TOKYO (majirox news) – Masataka Shimizu, the outgoing president of Tokyo Electric Power Co., TEPCO, will step down to take responsibility for “damaging the public’s trust and causing inconvenience.”
Shimizu, who will become an advisor to the utility, said his duty is to continue supporting the company’s leadership.
He said Toshio Nishizawa, the incoming president who until now served as TEPCO’s managing director, is “a very tenacious person of conviction.”
He added that Nishizawa was the best suited to take the helm of the company and his experience of working in the government-led nuclear crisis task force in the last two months also made him an appropriate person to lead the company going forward.
Nishizawa said, “I feel a grave responsibility “to serve as the president during the middle of a nuclear disaster. TEPCO had it’s biggest loss for a non-financial company. The utility reported a $15 billion net loss on Friday to account for the disaster at its Fukushima nuclear plant, causing the firm to signal its future was uncertain
Nishizawa said the four main challenges are to resolve the crisis at the stricken Fukushima Daiichi nuclear complex, provide compensation to people who have suffered losses resulting from the disaster, ensure a stable electricity supply and implement cost-cutting measures.
Additionally, he said it was his “destiny” to serve as president
Professor Curtis laments state of Japanese politics
Gerald Curtis, professor of Japanese politics at Columbia University in New York, criticized Prime Minister Naoto Kan and Liberal Democratic Party, LDP, President Sadakazu Tanigaki, in a speech May 18 at Tokyo. The LDP is the opposition party to the ruling Democratic Party Japan, DPJ.
Curtis, one of the most prominent analysts of Japanese politics, met Kan and Tanigaki separately in late April.
He said the opponent parties should make constructive proposals instead of criticizing Kan. He also noted, “The prime minister had too many meetings instead of showing leadership.”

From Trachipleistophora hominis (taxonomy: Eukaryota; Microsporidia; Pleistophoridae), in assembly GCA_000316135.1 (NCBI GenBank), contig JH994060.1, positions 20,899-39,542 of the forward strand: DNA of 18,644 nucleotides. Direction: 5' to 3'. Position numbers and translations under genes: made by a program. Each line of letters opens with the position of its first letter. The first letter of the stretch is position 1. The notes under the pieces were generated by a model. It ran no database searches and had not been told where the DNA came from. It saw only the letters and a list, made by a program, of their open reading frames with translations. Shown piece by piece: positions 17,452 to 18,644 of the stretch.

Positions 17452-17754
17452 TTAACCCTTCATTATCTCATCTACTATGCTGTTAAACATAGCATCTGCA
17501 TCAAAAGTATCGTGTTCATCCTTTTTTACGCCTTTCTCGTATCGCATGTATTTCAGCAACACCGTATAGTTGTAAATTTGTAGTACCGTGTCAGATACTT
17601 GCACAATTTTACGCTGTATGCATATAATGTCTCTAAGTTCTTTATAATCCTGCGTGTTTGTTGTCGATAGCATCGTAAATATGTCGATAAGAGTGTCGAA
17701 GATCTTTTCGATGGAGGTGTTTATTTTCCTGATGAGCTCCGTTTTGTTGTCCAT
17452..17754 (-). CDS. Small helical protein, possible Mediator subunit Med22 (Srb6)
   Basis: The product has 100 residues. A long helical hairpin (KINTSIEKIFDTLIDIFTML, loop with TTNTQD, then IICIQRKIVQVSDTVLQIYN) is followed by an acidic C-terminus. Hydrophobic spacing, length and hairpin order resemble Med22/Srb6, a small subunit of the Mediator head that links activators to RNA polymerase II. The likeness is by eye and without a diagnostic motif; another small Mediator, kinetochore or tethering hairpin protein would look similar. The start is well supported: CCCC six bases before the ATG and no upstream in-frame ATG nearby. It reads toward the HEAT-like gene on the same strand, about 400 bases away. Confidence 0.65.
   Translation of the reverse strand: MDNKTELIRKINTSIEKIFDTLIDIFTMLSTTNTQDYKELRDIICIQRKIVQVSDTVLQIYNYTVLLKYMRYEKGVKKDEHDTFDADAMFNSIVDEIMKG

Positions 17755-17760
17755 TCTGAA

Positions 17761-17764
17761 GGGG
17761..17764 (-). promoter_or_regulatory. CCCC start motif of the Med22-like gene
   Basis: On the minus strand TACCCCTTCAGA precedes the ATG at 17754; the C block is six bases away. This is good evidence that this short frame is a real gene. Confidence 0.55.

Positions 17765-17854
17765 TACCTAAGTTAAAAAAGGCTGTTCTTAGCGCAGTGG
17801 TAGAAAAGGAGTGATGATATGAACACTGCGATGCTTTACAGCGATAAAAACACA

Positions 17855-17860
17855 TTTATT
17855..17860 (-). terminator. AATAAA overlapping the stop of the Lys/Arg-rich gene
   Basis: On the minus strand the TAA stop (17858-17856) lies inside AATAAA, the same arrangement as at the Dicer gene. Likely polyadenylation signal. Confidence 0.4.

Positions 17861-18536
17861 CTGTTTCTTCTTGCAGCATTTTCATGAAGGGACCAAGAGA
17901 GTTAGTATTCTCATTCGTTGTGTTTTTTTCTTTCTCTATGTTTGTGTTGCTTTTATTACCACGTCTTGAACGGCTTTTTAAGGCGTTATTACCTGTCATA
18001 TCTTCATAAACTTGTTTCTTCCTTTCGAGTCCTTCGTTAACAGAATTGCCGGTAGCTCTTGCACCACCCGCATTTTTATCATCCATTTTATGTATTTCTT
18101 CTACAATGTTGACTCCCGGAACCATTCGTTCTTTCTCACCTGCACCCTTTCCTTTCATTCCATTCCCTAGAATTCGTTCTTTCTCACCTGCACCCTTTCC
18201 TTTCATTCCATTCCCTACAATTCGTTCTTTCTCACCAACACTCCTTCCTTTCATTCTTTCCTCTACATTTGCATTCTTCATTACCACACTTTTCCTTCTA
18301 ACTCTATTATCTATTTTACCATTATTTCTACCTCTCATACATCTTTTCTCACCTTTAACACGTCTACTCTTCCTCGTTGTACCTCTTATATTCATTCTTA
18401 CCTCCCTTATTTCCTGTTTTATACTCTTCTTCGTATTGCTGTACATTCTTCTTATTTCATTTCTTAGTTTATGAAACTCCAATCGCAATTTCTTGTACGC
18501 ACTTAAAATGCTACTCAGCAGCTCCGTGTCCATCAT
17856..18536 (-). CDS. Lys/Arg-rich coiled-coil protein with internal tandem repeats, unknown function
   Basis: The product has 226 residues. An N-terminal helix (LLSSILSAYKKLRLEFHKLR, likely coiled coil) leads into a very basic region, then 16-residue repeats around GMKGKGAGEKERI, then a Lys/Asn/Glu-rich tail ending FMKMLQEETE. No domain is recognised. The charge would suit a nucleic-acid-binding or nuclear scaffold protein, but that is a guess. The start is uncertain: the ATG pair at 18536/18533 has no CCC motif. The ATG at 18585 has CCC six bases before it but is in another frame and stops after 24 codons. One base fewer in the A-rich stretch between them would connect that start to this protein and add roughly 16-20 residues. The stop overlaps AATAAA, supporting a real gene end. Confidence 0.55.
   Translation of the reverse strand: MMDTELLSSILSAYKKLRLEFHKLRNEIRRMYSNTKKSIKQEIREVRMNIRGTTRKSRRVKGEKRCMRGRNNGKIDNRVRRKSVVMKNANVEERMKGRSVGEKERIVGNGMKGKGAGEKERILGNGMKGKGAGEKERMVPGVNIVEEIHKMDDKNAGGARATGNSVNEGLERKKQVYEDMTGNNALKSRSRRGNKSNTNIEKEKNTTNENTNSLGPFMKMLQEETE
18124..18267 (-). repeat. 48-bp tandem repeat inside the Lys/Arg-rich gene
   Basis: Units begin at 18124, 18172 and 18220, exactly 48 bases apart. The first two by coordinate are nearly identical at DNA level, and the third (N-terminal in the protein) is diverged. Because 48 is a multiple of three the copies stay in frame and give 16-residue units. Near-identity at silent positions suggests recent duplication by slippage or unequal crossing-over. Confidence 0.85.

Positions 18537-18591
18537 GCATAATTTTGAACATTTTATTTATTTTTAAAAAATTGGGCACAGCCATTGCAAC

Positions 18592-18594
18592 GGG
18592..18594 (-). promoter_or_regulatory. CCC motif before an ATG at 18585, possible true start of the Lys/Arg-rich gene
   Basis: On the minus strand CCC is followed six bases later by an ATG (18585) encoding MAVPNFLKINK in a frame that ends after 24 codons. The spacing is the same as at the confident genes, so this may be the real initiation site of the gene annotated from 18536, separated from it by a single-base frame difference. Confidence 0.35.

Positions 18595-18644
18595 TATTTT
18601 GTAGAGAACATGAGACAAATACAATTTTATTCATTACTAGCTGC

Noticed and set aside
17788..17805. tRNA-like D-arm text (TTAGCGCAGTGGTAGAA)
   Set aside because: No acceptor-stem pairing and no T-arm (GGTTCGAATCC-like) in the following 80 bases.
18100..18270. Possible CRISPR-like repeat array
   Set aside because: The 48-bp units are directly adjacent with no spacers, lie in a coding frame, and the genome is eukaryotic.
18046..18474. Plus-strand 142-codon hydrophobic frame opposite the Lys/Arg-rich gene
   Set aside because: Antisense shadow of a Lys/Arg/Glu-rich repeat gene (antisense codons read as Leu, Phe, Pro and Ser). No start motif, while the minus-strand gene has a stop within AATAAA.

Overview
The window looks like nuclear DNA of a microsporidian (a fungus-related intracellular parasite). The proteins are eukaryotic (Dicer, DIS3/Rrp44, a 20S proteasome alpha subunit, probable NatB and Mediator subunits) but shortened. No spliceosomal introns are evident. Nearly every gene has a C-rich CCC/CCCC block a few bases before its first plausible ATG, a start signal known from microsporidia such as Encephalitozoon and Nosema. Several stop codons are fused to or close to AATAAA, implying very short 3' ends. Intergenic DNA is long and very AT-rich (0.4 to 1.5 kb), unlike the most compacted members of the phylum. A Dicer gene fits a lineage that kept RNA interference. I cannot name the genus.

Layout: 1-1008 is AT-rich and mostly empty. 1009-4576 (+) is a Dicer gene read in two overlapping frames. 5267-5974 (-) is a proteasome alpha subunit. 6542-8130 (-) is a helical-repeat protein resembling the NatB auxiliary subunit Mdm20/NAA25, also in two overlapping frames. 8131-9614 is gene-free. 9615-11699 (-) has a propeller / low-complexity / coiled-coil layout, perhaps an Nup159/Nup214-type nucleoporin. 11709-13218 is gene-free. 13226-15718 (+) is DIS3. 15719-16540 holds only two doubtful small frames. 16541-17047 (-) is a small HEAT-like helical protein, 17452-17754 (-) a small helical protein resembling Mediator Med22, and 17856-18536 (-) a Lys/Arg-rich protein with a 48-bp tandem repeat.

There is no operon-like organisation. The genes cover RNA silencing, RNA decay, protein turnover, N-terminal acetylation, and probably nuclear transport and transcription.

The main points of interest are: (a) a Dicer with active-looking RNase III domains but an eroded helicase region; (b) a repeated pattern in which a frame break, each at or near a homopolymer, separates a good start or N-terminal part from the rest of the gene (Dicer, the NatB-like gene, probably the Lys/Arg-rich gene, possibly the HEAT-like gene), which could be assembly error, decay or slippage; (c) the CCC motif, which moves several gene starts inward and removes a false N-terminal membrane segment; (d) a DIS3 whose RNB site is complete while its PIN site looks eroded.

He said that Japan has a strong and solid society, despite its government’s poor performance.
Japan Airlines temporarily reduces international and domestic flights
JAL reduced some of its international flights in April and May this year after the number of travelers dropped following the earthquake that struck northeastern Japan March 11.
JAL President Masaru Onishi said at a press conference that the number of passengers for its international flights declined 20% in April. The airline’s domestic flight numbers fell 15% in the same month, he said.
“The issue from now will be at what pace demand will recover,” he said.
JAL will extend the reduction of eight international and seven domestic flights until the end of June. However, JAL will resume normal schedules of three daily flights to Honolulu and two daily flights to Shanghai from Tokyo (Narita) from next month.
Some police experiencing fatigue and nightmares
About 10 percent of police officers who searched for bodies in Miyagi prefecture from late March to May have dreams of counting corpses and suffer mental fatigue. They found 9,000 corpses and continue to look for the remaining 5,900 missing people in the areas affected by the tsunami.
The Kanagawa prefectural police department sent 13 physicians to Miyagi to examine 305 local police officers. The results of the medical examinations were announced May 14 by Dr. Toshihiko Kameyama, one of the doctors from Kanagawa.
“Some officers are not experiencing problems now, however, symptoms may gradually manifest themselves and they will also need support,” Kameyama said.
The approval rate of Prime MInister Naoto Kan’s decision to shut down the Hamaoka nuclear power plant in Shizuoka prefecture was 62%, while 23% disapproved, according to a phone poll taken May 14-15 by the Asahi Shimbun.
The approval of tax increases to finance reconstruction of the earthquake was 45%, while 40% disapproved. Last month’s survey showed 59% approved and 31% disapproved of tax increases.
On the future use of atomic power generation, 43% favored it.
The approval rate for Prime Minister Kan’s cabinet was 26%, up from 21%.
When asked if they wanted Kan to quit now, 41% said yes, while 34% wanted him to stay in office. About 43% said they wanted him to stay when asked in April.
An overwhelming 86% said the budget for reconstruction funding was insufficient. The survey asked people if they wanted a raise in consumption, income or corporate taxes. The result was nearly equal.
Chinese PM will visit quake affected areas
Chinese Premier Wen Jiabo will visit Japan’s affected earthquake areas this month.
According to China’s Foreign Minister, Wen will attend a summit meeting May 21-22 in Tokyo with Kan and South Korea’s Prime Minister to discuss the regional situation and international issues.
Last year the relations between the two countries deteriorated due to clashes about fishing boats. The incident left the governments trading accusations about what happened.